Enjoy Animal Crossing On-The-Go With Animal Crossing: Pocket Camp
Ever since its release on the Nintendo Switch a few months ago, Nintendo’s Animal Crossing has been causing tidal waves of excitement in the gaming community. This curious franchise is, more than just a series of simple games, a type of social simulator where the objective is not to defeat some big bad guy or to achieve something spectacular. Unlike other games that give that dopamine rush from beating a tough boss or completing an objective, Animal Crossing is more about the journey, as you can run around and talk to the locals, make new friends, collect furniture for your home, and decorate nearly every aspect of your house. This has been the case since the franchise’s first launch in the Nintendo GameCube.
Fast forward almost two decades later, and Animal Crossing is alive and well, and better than ever. The game is featured heavily in most mainline Nintendo consoles, offering hundreds of villagers that you can meet, and thousands of furniture pieces that you can collect to decorate your house. The latest installment in the series, Animal Crossing: New Horizons adds even more onto the classic AC formula by introducing the crafting system and a variety of new tools with which you can harvest crafting materials.
With the popularity of Animal Crossing, it was basically impossible for it to not get a mobile adaptation, which is what Nintendo did with Animal Crossing: Pocket Camp. Released a few years ago in 2017, this game allows players to interact with their villagers and decorate their homes on-the-go, from the comfort of their phones. Moreover, while there are several new mechanics that require waiting for timers to count down (like in most mobile games), Pocket Camp is surprisingly complex in the fact that it retains some of its iconic systems, such as villager personality and interactions.
Let’s take a look at some of the basic mechanics in Pocket Camp in this guide.
The game starts off in a black room, with K.K. Slider a popular recurring songwriter and performer character (who is also a dog) asking you several questions about your background. It’s important to note that, these questions, while tantalizing at first, don’t actually impact much of the gameplay. Afterward, you’ll be taken to the character customization menu. There are lots of different facial presets and hairstyles to choose from, so take your time. Keep in mind that you can always change your appearance, including your gender, later on for free.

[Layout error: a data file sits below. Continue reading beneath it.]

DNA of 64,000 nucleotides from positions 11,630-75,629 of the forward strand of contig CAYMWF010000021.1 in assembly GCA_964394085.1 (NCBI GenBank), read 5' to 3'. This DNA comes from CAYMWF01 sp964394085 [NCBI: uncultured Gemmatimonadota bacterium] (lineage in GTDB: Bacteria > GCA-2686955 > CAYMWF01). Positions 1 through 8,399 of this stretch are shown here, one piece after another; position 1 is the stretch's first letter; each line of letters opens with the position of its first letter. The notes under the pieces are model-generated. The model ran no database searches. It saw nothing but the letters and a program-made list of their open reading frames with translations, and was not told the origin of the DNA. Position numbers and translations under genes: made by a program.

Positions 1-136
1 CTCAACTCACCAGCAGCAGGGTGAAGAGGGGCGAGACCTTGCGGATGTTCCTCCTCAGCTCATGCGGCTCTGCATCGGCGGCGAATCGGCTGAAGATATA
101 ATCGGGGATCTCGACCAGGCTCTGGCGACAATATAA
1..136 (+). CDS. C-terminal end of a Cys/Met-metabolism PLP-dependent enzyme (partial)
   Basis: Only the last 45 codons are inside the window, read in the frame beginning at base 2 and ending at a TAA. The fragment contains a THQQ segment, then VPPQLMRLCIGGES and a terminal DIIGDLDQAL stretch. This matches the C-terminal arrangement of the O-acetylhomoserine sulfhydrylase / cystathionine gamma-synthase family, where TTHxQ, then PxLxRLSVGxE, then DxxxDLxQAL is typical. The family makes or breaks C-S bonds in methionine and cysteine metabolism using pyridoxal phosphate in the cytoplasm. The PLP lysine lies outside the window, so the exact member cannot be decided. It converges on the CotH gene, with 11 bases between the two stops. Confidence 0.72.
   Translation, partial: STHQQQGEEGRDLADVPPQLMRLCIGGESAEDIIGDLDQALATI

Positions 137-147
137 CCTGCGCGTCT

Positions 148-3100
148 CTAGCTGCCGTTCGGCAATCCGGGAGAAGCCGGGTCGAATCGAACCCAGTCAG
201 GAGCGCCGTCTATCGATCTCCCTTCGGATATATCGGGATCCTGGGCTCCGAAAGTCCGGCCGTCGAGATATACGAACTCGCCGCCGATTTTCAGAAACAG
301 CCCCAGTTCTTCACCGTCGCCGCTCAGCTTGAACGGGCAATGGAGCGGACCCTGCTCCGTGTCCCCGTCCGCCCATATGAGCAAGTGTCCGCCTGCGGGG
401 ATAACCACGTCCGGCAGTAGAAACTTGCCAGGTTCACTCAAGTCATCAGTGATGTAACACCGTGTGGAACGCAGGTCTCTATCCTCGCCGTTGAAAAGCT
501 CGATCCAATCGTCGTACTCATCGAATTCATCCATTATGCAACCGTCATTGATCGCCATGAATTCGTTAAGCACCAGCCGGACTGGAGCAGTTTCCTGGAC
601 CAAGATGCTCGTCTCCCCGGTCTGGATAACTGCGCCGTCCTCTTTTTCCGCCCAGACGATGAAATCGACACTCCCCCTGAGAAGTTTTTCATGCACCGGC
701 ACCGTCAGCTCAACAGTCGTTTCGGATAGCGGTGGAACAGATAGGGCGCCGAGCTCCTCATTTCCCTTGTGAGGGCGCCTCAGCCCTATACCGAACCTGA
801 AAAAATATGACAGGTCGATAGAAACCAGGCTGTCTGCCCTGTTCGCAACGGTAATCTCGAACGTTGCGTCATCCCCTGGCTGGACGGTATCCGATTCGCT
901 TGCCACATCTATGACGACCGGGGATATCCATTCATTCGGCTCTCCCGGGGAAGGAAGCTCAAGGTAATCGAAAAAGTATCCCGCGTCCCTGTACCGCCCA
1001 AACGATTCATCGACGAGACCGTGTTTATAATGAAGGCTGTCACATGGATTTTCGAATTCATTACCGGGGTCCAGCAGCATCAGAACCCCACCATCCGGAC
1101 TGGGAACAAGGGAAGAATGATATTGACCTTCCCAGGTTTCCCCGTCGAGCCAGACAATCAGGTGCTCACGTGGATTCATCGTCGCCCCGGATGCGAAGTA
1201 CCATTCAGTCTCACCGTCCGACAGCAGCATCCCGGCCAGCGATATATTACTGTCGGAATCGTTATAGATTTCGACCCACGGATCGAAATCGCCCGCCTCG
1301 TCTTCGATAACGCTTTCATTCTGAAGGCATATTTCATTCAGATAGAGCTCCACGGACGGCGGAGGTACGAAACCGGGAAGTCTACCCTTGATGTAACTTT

Once you’re satisfied with your character, go ahead and confirm your choices and enjoy the introductory cutscene. After a sweeping view of your soon-to-be-glorious campsite, you will emerge from your van, giving start to your long and eventful journey.
Animal Crossing: Pocket Camp starts off with a standard tutorial that teaches you how to move around and interact with objects in the world, as well as how to chat with other NPC characters. Isabelle is waiting to greet you here and get you acquainted with the basics. It’s in this tutorial that you’ll be presented with your new role as manager of your very own campsite.
Like K.K., Isabelle also asks you a few questions, including deciding upon your ideal campsite. These questions affect two main things; the first villager that joins your camp, and the first piece of furniture that you will craft. Luckily, you can check a preview of what your camp will include, as well as the villager that will join you. The fours options available to you are the following:
- Natural: Goldie the dog, Normal personality.
- Cute: Rosie the cat, Peppy personality.
- Sporty: Jay the bird, Jock personality.